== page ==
The Park consists of a large open area consisting of amenity
grassland, semi-improved neutral grassland, scrub, scattered trees
and woodland. There is an adventure playground with an
adjoining One o' Clock club on the west side of the park and a
smaller toddlers playground located on the east side.
Little Wormwood Scrubs is a Site of Nature Conservation
Importance. The large area of semi-improved neutral grassland has a
good range of grasses which supports a diverse number of
invertebrates such as grasshoppers, butterflies and ants. The
scrubland, consisting of young bramble, hawthorn and the
semi-mature woodland, creates a habitat mosaic that provides an
abundance of nesting and feeding areas for birds and mammals.
Little Wormwood Scrubs has been a public park since 1886.
The land originally part of the Bishops of London lands and was
acquired by the Metropolitan Board of Works in 1886. The land is
currently held in trust by the London Borough of Hammersmith and
Fulham but is managed under a 20-year lease by the Royal Borough of
Kensington and Chelsea.
In November 2008 the Mayor of London, Boris Johnson, launched an
initiative to give grants of up to £400,000 to ten parks across
London. The grants were awarded based on a public vote and Little
Wormwood Scrubs was one of the ten winning parks. This award, along
with funding already allocated by the Council and additional Play
Pathfinder Initiative funding for a new playground, meant that
further improvements could be made.
The Scrubs was first recorded in 1189, when it
is referred to as ‘Wormholt’ and the land is being cleared of
natural undergrowth for agricultural purposes.
Little Wormwood Scrubs was once part of the
ancient forest of Middlesex standing on 38 million-year-old,
agriculturally inhospitable London marl. For a long time it was
considered “waste” ground of the Manor of Fulham, used for
“depasturing cattle and swine of copyhold tenants”.
The ancient track of Turvens Lane passed along
the east side of the Scrubs going north to the Harrow Road. In
1844, following the road, an embankment was built for the Bristol,
Birmingham and Thames Junction railway. Later known as the West
London Railway, it dissected Wormwood Scrubs and brought Little
Wormwood Scrubs into existence.
In 1840, gun maker Charles Lancaster leased a
strip of land as a rifle range; this can be seen on the 1865
Counters Creek, one of London’s lost rivers, is
central to the story of Little Wormwood Scrubs. It rose to the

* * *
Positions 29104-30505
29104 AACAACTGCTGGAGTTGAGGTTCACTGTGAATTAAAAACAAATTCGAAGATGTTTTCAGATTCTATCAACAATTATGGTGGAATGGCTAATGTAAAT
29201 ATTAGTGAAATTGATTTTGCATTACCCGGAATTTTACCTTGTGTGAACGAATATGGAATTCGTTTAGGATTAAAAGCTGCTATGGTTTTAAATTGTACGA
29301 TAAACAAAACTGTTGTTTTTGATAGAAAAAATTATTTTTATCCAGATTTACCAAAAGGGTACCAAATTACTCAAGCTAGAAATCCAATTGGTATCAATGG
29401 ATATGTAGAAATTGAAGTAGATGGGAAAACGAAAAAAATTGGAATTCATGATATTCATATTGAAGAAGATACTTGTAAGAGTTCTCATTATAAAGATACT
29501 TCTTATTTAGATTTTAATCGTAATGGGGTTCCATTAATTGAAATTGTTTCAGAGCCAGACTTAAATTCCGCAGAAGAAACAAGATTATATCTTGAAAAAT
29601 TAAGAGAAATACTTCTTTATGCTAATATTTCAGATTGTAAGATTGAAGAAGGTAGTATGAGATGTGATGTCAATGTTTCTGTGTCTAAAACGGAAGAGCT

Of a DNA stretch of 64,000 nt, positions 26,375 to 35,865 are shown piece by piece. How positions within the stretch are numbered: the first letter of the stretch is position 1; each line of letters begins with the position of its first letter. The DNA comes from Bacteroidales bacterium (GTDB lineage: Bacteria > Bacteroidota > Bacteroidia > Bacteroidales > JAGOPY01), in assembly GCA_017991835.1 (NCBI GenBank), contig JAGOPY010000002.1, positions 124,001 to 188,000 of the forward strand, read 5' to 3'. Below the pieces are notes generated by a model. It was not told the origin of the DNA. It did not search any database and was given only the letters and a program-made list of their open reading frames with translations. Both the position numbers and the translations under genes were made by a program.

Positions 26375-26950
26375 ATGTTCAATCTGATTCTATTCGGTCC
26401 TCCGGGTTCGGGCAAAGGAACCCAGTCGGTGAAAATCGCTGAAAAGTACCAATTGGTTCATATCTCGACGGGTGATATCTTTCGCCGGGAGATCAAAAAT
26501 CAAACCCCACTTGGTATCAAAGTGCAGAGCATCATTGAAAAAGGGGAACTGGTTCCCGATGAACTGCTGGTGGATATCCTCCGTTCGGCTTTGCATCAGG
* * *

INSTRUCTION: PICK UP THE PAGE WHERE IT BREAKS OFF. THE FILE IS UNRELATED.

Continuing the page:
north in Kensal Green Cemetery and emptied into the Thames at
Chelsea Creek. It marked the parish boundary between Kensington and
Hammersmith and formed the basis for the ornamental ponds.
After a petition on behalf of the residents of
North Kensington in 1892, plans were made to transform Little
Wormwood Scrubs into a park.
At the start of the 20th Century,
plans to turn Little Wormwood Scrubs into a park were beginning to
materialise. Counters Creek, the river that passed through the
site, had been excavated and improved, new fencing had been erected
and a path was created around the park.
Once the initial improvements had been carried
out shrubbery was planted along the north perimeter to screen the
adjoining Great Western Rail depot, and in 1904 London County
Council, in order to encourage live music in its open spaces,
authorised the construction of a bandstand in Little Wormwood
Scrubs. The bandstand was positioned in the centre of the park,
circled by trees, and was made of oak with window panes in sliding
sashes. In 1919, due to public demand, public toilets were
constructed in the north west corner.
It is unclear exactly when the ponds and weirs
were removed. The 1935 Ordnance Survey map shows them intact but
the 1955 Ordnance Survey map shows the shape of the park, with
children’s playground and toilets, and shelters but no ponds.
In 1971 the London Borough of Hammersmith and
Fulham took over the management of Little Wormwood Scrubs. In 1977
the play area, which had been situated in the north west corner,
was moved to the south east corner and a “One O Clock Club” was
built alongside changing rooms and storage. These constitute
the buildings there now.